[00:06:05] So the third thing I think can really use some improvement is creating and or providing resources for students to self learn, right? So another thing I noticed is that most members in the group will only get online and interact if I'm online interacting, and I can understand that because a lot of people are shy and they don't have much skill when it comes to getting to know new people or keeping a conversation going with a stranger. Right? But you've got to remember that the goal is to have thousands of members in this community interacting all the time. I can't always be there to facilitate every group discussion. Especially right now, because I'm not able to do this full time. So there are days when I simply can't be online to chat. You feel me? But I also had to remember that everyone in this community is here because of me. Everyone is naturally looking to me for a direction. 

[00:06:57] So my plan is to create some type of or actually multiple resources that will help people get better at introducing themselves to strangers and making conversation with them. Because I'm here to support you, but part of that support is teaching you how to support yourself. You see what I'm saying? So anyway, some ideas I have for useful resources are things like simple guides on how to improve your communication skills and have better conversations. In other words, how to share yourself with other people and encourage them to share themselves with you. Right? Also lists... Some type of creative list. I'm not sure how I'm going to do it, but an interesting and creative way to share interesting conversation topics or debate topics. You know? Things that you can use to get conversations started or keep them going when you're trying to do a language exchange with somebody and maybe you run out of things to say or you get stuck in the conversation, things like that. Just little tips and tricks that you can use to keep the conversation going or take the conversation in a different direction. You see what I'm saying? 

[00:07:56] And I also want to find other ways to help people or encourage people to stay active on the Discord server. Even if you don't have always... you don't have always?! Even if you don't always have time to talk. You see what I'm saying? Because I understand people are busy or they have different schedules, but that doesn't mean you cannot be involved on the server. You can still interact every day, even if you don't have all the time in the world to talk every day. You know?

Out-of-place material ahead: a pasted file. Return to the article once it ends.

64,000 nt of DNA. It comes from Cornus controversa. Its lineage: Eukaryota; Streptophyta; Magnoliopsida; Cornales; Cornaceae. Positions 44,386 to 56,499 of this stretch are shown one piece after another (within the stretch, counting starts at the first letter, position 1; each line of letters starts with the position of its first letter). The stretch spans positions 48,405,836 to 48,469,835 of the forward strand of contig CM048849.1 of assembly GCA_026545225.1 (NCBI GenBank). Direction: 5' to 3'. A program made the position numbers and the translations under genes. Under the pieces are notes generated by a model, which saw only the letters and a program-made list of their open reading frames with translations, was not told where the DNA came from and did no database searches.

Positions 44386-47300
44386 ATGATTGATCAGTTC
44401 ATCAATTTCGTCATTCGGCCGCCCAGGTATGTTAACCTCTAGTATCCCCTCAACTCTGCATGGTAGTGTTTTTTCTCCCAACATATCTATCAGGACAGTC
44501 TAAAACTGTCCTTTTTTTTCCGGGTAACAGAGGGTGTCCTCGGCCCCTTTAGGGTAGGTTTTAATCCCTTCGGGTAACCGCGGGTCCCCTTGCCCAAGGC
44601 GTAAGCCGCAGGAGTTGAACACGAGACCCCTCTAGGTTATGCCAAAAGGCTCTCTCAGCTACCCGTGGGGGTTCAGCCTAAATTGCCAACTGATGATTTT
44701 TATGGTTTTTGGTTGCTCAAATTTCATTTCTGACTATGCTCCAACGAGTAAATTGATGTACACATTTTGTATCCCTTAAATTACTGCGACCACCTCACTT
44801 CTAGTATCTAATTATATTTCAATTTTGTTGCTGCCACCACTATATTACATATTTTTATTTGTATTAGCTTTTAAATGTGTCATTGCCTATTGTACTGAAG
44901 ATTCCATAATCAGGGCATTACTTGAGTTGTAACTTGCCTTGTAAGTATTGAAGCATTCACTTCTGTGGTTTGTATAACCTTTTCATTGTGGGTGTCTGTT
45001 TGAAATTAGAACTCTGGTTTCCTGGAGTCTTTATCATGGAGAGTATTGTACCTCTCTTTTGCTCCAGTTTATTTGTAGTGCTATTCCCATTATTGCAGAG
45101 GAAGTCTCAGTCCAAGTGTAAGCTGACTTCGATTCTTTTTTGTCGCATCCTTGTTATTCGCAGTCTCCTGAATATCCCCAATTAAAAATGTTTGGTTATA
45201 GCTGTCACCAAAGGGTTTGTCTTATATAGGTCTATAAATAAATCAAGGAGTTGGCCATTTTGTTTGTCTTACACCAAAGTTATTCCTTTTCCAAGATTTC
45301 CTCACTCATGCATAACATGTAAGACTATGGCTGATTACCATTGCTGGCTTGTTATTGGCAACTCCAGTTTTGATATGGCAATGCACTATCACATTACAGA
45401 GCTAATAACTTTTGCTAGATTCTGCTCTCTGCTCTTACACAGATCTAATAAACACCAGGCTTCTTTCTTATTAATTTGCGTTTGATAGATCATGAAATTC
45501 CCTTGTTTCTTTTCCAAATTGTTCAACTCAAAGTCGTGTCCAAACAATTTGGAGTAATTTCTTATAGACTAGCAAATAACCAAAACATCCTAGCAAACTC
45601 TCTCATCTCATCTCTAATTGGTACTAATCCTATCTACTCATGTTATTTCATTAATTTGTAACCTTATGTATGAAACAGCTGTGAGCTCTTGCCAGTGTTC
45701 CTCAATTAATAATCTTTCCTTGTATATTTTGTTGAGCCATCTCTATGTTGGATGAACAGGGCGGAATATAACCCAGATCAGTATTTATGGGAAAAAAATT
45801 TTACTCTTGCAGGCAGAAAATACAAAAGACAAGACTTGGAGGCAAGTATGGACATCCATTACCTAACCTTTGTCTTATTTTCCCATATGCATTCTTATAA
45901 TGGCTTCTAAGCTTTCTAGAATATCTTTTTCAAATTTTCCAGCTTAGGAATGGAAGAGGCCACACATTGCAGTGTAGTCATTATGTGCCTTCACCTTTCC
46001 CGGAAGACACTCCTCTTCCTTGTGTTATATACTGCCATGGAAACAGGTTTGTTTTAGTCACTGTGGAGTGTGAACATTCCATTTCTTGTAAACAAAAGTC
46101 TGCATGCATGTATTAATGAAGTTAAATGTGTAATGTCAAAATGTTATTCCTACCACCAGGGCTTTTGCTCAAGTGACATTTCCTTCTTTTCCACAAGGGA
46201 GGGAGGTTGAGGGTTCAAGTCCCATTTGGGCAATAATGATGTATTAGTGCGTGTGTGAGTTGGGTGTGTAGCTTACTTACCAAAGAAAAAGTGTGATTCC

[00:08:21] And I also want to find a way to create some type of search engine or directory that would recommend music, movies, books, series, content in general based on your current English level and your personal interests. But I have no idea how that would work, exactly. So if you know any talented web developers, please let me know. You know? I'm going to eventually reach out to my developer friends at some point to see how something like that would be built. But one thing at a time, right? One thing at a time, my friend.

[00:08:51] And that takes me to my next point of improvement, which is facilitating community events. Now it's going to take some time to teach people the culture that I'm trying to create here at Life in English. So in the meantime, while the community is still in its infancy growth stages, one thing I'm going to start doing is hosting live events for the entire community, maybe once a month or every two weeks or every week. It just depends on everyone's schedule, including mine, and the type of events that we're going to have. You see what I'm saying? But we can watch movies and videos together. We can listen to music together and have discussions about it. I can host group discussions in which we pick a particular subject and talk about it extensively in order to increase vocabulary and comprehension and public speaking skills. 

[00:09:34] Which actually takes me to the next idea, which is doing something like Toastmasters. And just in case you don't know what that is, it's like this organization, this network of people who all have the common goal of getting better at public speaking. So at a Toastmasters event, you would go meet these people in this public place and you might have a subject that you need to talk about in front of this group of like 30 or 40 people. And the whole idea is you just practice public speaking with people that are actually encouraging you and want you to do better. They want to see you improve.

[00:10:05] So I'm trying to figure out a way to implement that same activity, that culture into our community. You see what I'm saying? Where every week, maybe a different member has to give a speech in front of the entire community and we can give them feedback and encouragement and ways to improve and that type of thing. I just think it would be valuable and really helpful because it's not just about language, it's about communication, it's about confidence and things like that. And that's a cool little activity that helped me gain confidence, and I think it'll do the same for you and the other members. You know? 

[00:10:34] So this way, we'll have the perfect mixture of hosted group events, but also independent interactions between all the members. And what could be better than that? I mean, that's really a situation in which you have everything you need. Content, people, practice, mistakes, lessons... You know what I'm saying? Just the best of both worlds, of all worlds. If I can say it that way. You know? Now the fifth and final thing in terms of the membership or the community that I want to improve is the type of content I create. And I don't know why, but I really don't like the word content, bro. It's like such a vague and trendy word that's used to describe literally anything that's created by anyone. Like, Oh, I love your content. You know I'm saying? Anyway, anyway, that has nothing to do with my point.